The migration of consumer trends between the two geographies both ways is very slow according to Coveney.

Therefore, over the past eight years, Greencore has learned the differences in terms of how grocery chains, grocery stores and grocery supply chains operate and observed the differences in consumer food preferences and purchase shopping behaviour.

He says it was a combination of those factors which led Greencore to buy Peacock Foods for $747m last November, a deal that will quadruple its sales in the US.

He says: “We’ve had a vision to build a growing, large-scale convenience food business in America to complement our strong business in the UK. Peacock is a really good fit against that strategy.” Peacock manufactures frozen sandwiches, snack meals and salads. In contrast to its retail customers in the UK, Peacock’s principal customers are large consumer-packaged goods (CPG) brand owners, such as Kraft Heinz, Dole, and Tyson Foods.

Car assembly

The Peacock acquisition gives Greencore 14 US manufacturing sites. He says: “Once a factory, which is akin to a well-invested hospital in food safety terms, is built, this is a capital-light assembly business.” But while it might be capital-light, it is labour-intensive. Inclusive of Peacock, Greencore now has close to 18,000 employees.

And with labour right at the top of the political agenda both in the UK and US, it won’t make Coveney’s job any easier. After all “our business does better when economies do better and when people are spending money,” he says.

Much of the food industry depends on immigrants, whether this is in meat-packing halls or farms. Coveney believes it would be impossible for the food industry to operate from primary agriculture, manufacturing, assembly, distribution, retailing and food service without immigrants.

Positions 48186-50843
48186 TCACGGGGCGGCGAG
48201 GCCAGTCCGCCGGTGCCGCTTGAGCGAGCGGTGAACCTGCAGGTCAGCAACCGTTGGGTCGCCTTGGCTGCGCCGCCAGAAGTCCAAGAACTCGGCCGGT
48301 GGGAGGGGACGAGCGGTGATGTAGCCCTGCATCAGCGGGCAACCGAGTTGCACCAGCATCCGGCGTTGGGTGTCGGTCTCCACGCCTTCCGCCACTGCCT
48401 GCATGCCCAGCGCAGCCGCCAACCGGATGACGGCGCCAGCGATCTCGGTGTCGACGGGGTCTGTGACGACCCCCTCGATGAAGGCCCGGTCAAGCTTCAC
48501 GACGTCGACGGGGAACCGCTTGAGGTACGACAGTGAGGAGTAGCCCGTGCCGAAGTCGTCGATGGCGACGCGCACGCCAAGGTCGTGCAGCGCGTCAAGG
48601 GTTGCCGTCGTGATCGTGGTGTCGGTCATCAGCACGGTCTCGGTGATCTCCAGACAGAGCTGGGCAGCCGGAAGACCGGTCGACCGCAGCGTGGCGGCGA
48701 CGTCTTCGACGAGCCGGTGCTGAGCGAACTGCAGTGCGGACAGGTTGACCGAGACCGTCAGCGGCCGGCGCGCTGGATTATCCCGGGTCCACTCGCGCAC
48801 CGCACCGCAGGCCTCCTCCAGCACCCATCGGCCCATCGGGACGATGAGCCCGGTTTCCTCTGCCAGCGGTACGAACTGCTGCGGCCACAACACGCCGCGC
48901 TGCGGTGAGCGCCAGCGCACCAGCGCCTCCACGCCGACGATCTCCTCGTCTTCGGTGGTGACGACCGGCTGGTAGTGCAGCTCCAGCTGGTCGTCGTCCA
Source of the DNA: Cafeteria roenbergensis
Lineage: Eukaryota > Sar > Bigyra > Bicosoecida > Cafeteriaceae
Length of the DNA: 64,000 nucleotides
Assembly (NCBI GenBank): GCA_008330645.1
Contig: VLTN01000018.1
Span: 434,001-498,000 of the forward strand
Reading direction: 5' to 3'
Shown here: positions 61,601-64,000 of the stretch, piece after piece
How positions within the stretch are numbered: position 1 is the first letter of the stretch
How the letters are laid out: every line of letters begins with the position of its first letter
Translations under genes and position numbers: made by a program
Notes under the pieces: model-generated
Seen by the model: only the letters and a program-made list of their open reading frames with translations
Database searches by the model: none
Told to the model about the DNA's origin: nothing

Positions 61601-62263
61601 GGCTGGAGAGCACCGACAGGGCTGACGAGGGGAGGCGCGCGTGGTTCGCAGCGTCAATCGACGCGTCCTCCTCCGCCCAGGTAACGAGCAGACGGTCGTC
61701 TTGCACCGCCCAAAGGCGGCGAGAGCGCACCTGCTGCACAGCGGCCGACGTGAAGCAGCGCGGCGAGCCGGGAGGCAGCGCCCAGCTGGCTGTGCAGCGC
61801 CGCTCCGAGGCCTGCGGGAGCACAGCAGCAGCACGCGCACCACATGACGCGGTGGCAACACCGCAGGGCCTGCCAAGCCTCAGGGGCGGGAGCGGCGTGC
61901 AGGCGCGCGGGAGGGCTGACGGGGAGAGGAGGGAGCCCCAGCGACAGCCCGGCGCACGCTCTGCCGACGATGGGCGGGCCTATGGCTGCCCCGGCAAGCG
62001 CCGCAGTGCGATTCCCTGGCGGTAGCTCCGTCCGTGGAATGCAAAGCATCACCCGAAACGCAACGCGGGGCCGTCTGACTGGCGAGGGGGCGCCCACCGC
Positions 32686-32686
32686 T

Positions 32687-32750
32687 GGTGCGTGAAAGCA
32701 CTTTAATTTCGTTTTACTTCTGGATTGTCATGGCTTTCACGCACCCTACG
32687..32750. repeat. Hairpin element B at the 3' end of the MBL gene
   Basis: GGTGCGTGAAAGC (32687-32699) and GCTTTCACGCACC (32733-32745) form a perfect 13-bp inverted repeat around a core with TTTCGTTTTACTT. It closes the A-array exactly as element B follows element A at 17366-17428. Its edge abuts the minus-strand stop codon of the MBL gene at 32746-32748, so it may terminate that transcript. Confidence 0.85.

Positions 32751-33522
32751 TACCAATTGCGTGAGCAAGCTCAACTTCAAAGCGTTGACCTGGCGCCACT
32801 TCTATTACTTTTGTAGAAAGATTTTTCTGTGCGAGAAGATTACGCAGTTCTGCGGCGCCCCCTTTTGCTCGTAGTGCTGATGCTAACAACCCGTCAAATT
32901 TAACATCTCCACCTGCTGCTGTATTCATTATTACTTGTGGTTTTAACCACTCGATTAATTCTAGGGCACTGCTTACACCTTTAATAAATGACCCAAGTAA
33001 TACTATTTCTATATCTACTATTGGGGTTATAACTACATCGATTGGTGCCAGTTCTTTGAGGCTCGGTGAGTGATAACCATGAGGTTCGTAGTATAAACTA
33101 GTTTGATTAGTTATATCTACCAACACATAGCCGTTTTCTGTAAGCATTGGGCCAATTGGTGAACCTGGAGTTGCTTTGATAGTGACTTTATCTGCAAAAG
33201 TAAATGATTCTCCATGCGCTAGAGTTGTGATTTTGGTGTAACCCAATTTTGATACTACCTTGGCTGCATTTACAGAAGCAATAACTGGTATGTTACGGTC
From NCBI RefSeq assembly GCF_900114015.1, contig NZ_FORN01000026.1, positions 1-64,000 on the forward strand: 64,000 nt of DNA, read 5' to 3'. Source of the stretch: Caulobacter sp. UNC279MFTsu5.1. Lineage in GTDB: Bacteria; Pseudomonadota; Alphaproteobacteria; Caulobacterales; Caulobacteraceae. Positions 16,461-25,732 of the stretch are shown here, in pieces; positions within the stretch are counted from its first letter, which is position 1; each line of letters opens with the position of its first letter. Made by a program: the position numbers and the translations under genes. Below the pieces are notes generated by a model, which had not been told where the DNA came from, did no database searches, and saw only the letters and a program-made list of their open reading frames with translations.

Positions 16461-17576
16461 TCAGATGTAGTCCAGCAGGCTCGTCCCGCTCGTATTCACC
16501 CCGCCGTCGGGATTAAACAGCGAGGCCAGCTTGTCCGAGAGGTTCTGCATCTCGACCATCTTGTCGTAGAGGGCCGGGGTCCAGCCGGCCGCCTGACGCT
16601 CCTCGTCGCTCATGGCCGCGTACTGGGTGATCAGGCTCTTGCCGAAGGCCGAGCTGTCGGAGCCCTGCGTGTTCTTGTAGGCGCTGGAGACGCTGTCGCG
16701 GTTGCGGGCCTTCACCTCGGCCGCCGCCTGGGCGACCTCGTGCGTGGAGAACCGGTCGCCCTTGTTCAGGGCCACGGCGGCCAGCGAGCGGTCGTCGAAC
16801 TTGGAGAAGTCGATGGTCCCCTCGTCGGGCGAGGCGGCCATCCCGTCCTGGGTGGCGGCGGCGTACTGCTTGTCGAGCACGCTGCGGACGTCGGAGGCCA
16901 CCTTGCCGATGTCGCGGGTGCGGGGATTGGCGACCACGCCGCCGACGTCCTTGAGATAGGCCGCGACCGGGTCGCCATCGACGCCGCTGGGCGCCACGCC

He believes pressure on wages will affect retailers, convenience stores and food service outlets much more than it will affect Greencore.

Peacock internationalises Greencore, moving the US on to an equal footing with the UK in terms of revenues.

He believes that the US business will surpass the UK business in the next year.

“We bought a business that was both growing strongly (15% in 2015) and had a pipeline of growth locked in. The trend where big brand owners will outsource more manufacturing will continue. The brands own the innovation, the customer relationships and the shelf space, but not the manufacturing. That’s the core of the Peacock capability.

Coveney on...


Greencore buys about £700m of raw material and packaging in the UK. Of that, up to £150m comes from Irish businesses (located in the UK and Ireland). About 50% of the cost of goods is raw materials, 20% is direct labour, 20% is indirect labour and overheads, leaving just under 10% as an operating margin.

He says Brexit brings inflation and it is forecasting a 3% to 5% inflation in raw material and packaging costs this year, driven by the exchange rate. But he believes Greencore will be relatively advantaged by inflation. He says all of Greencore’s manufacturing is located in market: “100% of the product Greencore sells in the UK is made in the UK and around 80% of the ingredients it uses are sourced in the UK.”

He adds “Exporting isn’t a feature of Greencore. The short shelf life of Greencore’s products dictates proximity to where the product is consumed.” He explains you cannot manufacture a fresh sandwich in France or Holland and ship to the UK.

He says that if you look at how the Irish food industry has internationalised, while there are some exceptions, they haven’t done it on the back of central manufacturing hubs that ship everywhere. “The strategy of the other large food plcs such as Kerry Group, Glanbia and Aryzta has been to locate in markets, manufacture locally and sell locally,” says Coveney. He believes with Brexit, if Irish companies want to be in the UK market they might have to look at manufacturing in the UK.


He says that since the horsemeat scandal, retailers have become very involved in ingredient sourcing. “If you take beef, for example each retail customer is aligned to a different beef processor. Therefore, a Greencore lasagne will draw on the beef processor reflective of those relationships.”

Our food heritage

“Ireland still has a strong emotional connection to farming that distinguishes us from many other countries.” He believes this actually matters internationally because we have a feel for the food supply chain and a passion for it that is relevant all around the world.


“The set of policies that will be rolled out are likely to be more pro-business than many think. Investments in infrastructure and increased economic activity would be good for business. But we will need to have access to people.”